3 Reasons Petrobras Is A Buy

| About: Petrobras - (PBR)
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Petroleo Brasileiro, S.A. (NYSE:PBR), also known as Petrobras, has not been very kind to its shareholders over the past few years. Since the high oil prices peaked in 2008, PBR has fallen from a high of $77.61 to its current level of $20.34 as of this writing, a drop of 74%. Still, I believe there are several reasons to like Petrobras at current levels. First, let me give some background on the company for those who are not too familiar.

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Petrobras is the national oil company of Brazil, and it operates in five segments. Exploration and Production (28% of revenues) includes exploration and production activities in Brazil and in other Latin American countries. Refining, Transportation, and Marketing (45%) includes crude oil exports and imports, refining, petrochemicals and fertilizers. Distribution (17%) consists of all activities of the company's subsidiary, Petrobras Distribuidora S.A. As of the end of FY 2011, PBR had 7,485 retail service stations. Gas and Power (4%) deals with the purchase, sale, and transportation of natural gas , and also includes the company's thermal electric power generation operations. Lastly, International (6%) consists of all of the company's operations outside of Brazil.

First, let me get the negatives out of the way. Under Brazilian law, the government owns all natural gas and crude oil reserves in the country, although PBR has some rights o exploit these reserves. A result of this is that fuel prices are set by the government, giving the company very little control over its profit margins. Additionally, the currency of Brazil, the real, is particularly weak right now, and fuel prices are low within the country, although the government has raised prices somewhat this year.

Despite these reasons, I still think Petrobras makes a good value play right now. So, why would investors choose PBR over domestic oil companies, such as Exxon Mobil (NYSE:XOM) and Chevron (NYSE:CVX)?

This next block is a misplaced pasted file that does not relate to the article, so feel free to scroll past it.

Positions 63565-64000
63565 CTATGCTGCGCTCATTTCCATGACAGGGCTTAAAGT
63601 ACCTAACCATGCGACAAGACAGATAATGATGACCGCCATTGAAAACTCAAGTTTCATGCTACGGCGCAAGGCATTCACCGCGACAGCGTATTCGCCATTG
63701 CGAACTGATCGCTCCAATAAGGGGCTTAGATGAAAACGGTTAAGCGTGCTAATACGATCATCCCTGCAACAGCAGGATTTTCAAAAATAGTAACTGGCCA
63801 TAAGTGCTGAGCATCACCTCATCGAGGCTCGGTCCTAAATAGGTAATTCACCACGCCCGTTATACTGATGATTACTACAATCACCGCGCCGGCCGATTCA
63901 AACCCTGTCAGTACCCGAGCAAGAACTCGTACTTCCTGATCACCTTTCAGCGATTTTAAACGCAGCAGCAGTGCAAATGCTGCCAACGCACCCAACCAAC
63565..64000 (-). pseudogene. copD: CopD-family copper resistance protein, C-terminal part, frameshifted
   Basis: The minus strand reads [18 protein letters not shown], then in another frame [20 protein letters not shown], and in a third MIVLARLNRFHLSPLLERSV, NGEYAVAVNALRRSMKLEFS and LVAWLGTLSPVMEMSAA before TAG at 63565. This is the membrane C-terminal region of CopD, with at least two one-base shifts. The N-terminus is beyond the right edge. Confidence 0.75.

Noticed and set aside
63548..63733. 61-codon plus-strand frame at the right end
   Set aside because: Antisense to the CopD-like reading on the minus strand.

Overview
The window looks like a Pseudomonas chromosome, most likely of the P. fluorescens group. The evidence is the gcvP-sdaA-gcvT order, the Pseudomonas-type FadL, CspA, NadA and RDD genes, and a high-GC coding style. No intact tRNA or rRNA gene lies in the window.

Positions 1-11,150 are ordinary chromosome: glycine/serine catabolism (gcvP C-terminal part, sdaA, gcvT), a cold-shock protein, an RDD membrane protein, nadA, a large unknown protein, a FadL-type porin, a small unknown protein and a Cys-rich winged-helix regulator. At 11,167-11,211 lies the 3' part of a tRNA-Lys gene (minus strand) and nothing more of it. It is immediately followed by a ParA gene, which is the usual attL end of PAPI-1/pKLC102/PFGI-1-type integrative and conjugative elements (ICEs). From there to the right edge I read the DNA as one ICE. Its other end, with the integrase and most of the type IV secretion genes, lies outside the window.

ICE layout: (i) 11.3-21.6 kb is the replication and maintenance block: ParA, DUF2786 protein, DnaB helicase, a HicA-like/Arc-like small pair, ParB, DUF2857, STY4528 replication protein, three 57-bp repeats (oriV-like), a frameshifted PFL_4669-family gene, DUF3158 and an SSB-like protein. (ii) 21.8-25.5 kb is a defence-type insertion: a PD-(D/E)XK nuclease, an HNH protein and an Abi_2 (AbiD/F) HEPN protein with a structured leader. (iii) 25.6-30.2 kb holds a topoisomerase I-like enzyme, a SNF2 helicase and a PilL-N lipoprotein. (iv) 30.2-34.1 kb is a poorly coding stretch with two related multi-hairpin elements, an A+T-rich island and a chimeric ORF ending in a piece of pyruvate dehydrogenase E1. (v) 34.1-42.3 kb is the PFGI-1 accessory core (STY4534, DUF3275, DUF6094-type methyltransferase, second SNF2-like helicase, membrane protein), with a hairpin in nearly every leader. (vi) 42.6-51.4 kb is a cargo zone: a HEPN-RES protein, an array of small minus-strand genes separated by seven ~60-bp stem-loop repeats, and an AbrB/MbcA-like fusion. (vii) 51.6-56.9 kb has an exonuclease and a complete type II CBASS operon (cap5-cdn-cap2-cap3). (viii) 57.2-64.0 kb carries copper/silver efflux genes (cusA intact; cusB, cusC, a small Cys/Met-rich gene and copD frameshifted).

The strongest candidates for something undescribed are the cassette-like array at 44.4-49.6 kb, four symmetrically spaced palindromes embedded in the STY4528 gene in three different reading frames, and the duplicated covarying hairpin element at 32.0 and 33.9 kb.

Reason One: Ambitious Growth Strategies

PBR expects to increase its production by 27% by 2016, with most of the increase projected between 2014-2016, when it sees production growing by 6% annually. Looking forward, PBR intends to double production b 2020. It plans to accomplish this by investing $236.5 billion over the next 4 years on projects including the continued exploration and development of the Campos Basin, as well as the Espirito Santo and Santos basins. The company is actively expanding refining operations in Brazil, while simultaneously developing export markets. Currently, PBR has about $208.7 billion of projects under implementation and another $27.8 billion under evaluation.

Reason Two: Shareholder-Friendly Management

The management has a good track record of excellent cash distributions to shareholders, currently yielding 5.1%. In addition, PBR has raised payouts almost every year since 2003, when it was only yielding 19 cents a share, as compared with $1.03 currently. The lone exception was 2009-2010, when economic pressures and low commodity prices forced the company to reduce its payout. Still, a 5% yield for a company with significant upside potential is very nice indeed.

Reason Three: Undervalued

Speaking of upside potential, PBR is currently trading below historic averages at 8.8 times this years earnings. In addition, earnings are expected to rise significantly next year to $2.85 a share from $2.05, meaning the stock is currently trading at only 7.1 times forward earnings. The P/E multiple for PBR has steadily declined from 14.4 to current levels over the past 3 years. Analysts agree that PBR is undervalued, with an average 1-year price target of $29.42, which is a 44.6% upside over current prices. Even using a 9 times earnings multiple, which is at the low end of PBR's historic range, I arrive at a 1-year target of $25.65 based on next year's projected earnings of $2.85.

Disclosure: I am long PBR. I wrote this article myself, and it expresses my own opinions. I am not receiving compensation for it (other than from Seeking Alpha). I have no business relationship with any company whose stock is mentioned in this article.